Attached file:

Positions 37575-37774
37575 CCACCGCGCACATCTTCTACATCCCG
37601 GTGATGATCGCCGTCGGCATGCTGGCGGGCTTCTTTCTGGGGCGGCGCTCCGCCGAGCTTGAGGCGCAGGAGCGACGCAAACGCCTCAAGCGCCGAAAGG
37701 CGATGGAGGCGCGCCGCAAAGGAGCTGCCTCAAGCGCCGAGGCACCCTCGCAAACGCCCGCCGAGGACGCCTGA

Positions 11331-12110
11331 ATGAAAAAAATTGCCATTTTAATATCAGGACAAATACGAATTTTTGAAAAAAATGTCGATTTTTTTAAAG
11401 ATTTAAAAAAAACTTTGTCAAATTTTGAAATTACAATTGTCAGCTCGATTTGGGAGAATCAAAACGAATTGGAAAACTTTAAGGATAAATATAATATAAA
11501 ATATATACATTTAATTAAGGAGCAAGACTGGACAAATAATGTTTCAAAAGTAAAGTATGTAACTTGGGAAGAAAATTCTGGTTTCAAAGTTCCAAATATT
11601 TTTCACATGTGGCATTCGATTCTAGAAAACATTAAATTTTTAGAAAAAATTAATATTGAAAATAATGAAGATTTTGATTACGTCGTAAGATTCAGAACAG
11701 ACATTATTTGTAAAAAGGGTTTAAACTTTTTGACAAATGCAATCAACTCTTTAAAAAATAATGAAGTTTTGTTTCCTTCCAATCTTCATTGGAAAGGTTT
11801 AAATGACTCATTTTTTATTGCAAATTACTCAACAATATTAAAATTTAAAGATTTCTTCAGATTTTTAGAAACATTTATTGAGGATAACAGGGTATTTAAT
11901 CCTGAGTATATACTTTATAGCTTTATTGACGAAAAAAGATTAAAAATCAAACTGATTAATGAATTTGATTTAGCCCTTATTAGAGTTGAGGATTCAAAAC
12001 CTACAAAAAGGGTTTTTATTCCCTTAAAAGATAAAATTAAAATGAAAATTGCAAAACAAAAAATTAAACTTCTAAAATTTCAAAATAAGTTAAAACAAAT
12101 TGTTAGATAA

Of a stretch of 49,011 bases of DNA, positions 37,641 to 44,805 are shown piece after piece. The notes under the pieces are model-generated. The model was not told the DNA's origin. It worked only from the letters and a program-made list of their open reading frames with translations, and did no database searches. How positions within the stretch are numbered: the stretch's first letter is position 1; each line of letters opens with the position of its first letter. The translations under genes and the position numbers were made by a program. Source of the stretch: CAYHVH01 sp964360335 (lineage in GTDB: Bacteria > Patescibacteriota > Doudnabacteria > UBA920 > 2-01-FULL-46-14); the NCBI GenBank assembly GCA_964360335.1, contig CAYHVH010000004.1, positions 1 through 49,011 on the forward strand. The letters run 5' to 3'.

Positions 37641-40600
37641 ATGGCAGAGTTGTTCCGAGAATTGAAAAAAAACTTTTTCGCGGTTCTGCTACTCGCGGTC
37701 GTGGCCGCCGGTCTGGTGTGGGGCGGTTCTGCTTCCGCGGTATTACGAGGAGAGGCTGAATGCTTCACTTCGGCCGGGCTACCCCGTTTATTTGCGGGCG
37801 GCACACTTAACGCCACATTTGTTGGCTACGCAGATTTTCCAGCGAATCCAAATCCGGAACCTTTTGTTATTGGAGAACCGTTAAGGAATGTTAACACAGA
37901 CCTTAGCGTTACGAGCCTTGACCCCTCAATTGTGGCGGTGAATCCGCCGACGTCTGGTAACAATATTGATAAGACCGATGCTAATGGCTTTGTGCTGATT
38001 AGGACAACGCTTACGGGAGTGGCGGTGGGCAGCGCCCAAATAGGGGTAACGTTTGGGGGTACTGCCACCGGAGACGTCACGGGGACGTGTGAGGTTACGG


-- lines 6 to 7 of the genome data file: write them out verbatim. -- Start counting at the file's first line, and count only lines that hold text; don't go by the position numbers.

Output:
11331 ATGAAAAAAATTGCCATTTTAATATCAGGACAAATACGAATTTTTGAAAAAAATGTCGATTTTTTTAAAG
11401 ATTTAAAAAAAACTTTGTCAAATTTTGAAATTACAATTGTCAGCTCGATTTGGGAGAATCAAAACGAATTGGAAAACTTTAAGGATAAATATAATATAAA